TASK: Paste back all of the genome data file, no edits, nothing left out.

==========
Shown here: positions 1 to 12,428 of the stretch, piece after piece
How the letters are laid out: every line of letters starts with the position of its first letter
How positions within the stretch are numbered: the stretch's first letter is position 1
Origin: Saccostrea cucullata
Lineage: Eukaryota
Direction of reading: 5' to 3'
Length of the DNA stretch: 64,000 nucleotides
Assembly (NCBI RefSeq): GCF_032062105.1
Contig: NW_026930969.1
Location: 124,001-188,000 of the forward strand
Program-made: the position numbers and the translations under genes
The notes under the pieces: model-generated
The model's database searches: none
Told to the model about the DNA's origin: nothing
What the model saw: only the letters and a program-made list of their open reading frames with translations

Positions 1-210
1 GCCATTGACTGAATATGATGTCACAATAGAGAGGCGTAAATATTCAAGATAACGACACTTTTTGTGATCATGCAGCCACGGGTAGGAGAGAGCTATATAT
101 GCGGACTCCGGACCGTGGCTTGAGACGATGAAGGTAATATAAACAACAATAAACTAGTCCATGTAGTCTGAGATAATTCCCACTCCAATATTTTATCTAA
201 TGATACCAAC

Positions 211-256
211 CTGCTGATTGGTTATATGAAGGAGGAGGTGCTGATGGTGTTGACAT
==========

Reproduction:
Shown here: positions 1 to 12,428 of the stretch, piece after piece
How the letters are laid out: every line of letters starts with the position of its first letter
How positions within the stretch are numbered: the stretch's first letter is position 1
Origin: Saccostrea cucullata
Lineage: Eukaryota
Direction of reading: 5' to 3'
Length of the DNA stretch: 64,000 nucleotides
Assembly (NCBI RefSeq): GCF_032062105.1
Contig: NW_026930969.1
Location: 124,001-188,000 of the forward strand
Program-made: the position numbers and the translations under genes
The notes under the pieces: model-generated
The model's database searches: none
Told to the model about the DNA's origin: nothing
What the model saw: only the letters and a program-made list of their open reading frames with translations

Positions 1-210
1 GCCATTGACTGAATATGATGTCACAATAGAGAGGCGTAAATATTCAAGATAACGACACTTTTTGTGATCATGCAGCCACGGGTAGGAGAGAGCTATATAT
101 GCGGACTCCGGACCGTGGCTTGAGACGATGAAGGTAATATAAACAACAATAAACTAGTCCATGTAGTCTGAGATAATTCCCACTCCAATATTTTATCTAA
201 TGATACCAAC

Positions 211-256
211 CTGCTGATTGGTTATATGAAGGAGGAGGTGCTGATGGTGTTGACAT